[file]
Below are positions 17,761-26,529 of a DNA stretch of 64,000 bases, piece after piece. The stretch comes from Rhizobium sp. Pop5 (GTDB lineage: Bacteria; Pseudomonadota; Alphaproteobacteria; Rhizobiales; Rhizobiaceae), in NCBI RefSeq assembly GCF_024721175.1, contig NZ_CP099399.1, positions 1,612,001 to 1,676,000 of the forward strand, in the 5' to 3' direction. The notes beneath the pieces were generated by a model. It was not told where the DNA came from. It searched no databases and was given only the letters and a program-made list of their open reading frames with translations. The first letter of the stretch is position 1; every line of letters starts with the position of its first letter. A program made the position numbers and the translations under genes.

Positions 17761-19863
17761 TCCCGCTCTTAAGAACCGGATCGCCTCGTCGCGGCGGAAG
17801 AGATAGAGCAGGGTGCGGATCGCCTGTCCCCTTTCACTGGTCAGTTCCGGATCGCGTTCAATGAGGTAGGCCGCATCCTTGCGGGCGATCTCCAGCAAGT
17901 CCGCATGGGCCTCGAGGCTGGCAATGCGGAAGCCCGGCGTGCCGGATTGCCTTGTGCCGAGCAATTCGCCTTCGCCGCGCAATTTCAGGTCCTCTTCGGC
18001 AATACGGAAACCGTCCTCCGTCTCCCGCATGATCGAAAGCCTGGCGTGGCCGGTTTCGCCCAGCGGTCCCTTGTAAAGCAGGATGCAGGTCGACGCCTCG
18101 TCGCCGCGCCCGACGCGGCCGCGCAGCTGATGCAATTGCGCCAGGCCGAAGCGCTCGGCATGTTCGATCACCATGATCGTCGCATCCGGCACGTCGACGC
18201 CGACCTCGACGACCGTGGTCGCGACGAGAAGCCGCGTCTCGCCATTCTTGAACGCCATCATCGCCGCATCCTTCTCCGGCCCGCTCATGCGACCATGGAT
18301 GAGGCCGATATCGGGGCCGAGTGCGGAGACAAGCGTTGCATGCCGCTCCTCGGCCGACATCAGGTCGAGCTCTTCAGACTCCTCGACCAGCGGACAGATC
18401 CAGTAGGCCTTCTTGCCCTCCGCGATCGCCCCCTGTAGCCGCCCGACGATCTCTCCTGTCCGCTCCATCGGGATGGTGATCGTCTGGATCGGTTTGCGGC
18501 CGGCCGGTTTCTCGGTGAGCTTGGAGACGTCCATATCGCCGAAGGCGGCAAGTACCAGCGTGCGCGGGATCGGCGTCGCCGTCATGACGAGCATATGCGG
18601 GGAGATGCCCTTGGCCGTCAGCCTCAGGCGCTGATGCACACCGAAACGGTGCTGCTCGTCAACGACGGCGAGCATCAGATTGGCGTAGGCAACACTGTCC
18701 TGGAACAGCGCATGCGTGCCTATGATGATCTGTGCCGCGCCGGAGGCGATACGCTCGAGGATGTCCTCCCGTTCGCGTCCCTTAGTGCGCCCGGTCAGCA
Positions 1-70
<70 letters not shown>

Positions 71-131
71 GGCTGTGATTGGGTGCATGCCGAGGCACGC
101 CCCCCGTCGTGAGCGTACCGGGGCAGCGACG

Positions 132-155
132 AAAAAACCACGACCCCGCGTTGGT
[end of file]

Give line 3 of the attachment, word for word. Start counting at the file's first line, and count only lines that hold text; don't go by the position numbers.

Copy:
17761 TCCCGCTCTTAAGAACCGGATCGCCTCGTCGCGGCGGAAG